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Symphony provides economic relief to musicians with PPP funds

By SOUTHWEST FLORIDA SYMPHONY - | Sep 2, 2020

SOUTHWEST FLORIDA SYMPHONY The Southwest Florida Symphony paid its artistic staff for lost work as a result of COVID-19.

The Southwest Florida Symphony followed suit with every other performing arts institution in the United States when it canceled the remainder of its 59th concert season in early March as a result of COVID-19. This left more than 100 professional musicians without work and facing an uncertain financial future through the summer.

Sanibel Captiva Community Bank Chief Financial Officer David Hall worked with orchestra Executive Director Amy Ginsburg to secure a federal Payroll Protection Plan loan, enabling the orchestra to pay its musicians 71 percent of what they would have earned if the remainder of the season had taken place.

“This was an unbelievable relief to all of us,” she said. “We prepared for the application process before applications even became available. As soon as we received funding, our first order of business was to provide financial support for our invaluable artistic staff.”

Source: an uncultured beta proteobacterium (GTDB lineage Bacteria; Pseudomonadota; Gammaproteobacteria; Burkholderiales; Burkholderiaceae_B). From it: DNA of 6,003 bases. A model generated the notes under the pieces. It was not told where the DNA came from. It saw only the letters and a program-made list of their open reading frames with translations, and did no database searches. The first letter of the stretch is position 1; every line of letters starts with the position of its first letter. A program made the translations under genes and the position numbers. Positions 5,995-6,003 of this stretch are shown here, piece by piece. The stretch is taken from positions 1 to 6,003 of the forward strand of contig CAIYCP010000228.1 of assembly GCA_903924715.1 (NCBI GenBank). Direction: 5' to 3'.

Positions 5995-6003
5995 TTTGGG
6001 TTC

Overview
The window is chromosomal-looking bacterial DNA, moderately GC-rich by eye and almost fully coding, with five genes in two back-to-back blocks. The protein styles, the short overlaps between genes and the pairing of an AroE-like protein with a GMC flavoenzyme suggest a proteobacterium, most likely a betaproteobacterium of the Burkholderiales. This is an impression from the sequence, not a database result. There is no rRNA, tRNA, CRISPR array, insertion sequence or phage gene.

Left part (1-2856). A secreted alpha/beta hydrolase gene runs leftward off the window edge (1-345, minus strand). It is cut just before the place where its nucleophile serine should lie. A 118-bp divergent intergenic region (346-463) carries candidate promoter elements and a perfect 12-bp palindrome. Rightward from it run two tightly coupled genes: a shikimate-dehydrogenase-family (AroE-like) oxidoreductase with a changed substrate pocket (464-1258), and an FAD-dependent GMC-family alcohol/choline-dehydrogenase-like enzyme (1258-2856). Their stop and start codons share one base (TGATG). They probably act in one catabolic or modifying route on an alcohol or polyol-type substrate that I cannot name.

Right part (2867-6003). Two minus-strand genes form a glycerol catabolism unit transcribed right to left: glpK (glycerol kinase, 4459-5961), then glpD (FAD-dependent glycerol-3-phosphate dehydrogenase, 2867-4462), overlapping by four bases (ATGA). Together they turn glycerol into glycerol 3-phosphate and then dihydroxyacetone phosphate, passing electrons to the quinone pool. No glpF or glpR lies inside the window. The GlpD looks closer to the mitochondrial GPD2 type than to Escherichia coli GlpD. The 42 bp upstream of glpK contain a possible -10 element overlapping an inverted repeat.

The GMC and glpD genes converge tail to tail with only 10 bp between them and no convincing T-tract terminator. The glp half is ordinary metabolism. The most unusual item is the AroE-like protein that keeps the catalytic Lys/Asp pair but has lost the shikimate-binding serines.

When unemployment skyrocketed at the onset of the pandemic, the Federal Government made the Payroll Protection Program Loan application process available to businesses that employ fewer than 500 individuals.

The symphony employs 70 per-service musicians, 34 substitute and extra musicians and, pre-pandemic, employed a staff of 13 full and part-time employees. Businesses that meet certain spending criteria for the funding — using 60 percent or more to retain or pay furloughed employees, and the remainder to cover operating expenses — will have 100 percent of the loan forgiven. The symphony met that criteria by paying its furloughed musicians and retaining all of its full-time administrative employees.

“I worked closely with Amy to get the application done, get it in, and we’re working with her to make sure the documentation is in order for the Small Business Administration forgiveness to flow through to the symphony to get the loan forgiven,” Hall said. “I’m just really just tickled that we were able to pay out the contracts to the musicians for the concerts that were canceled.”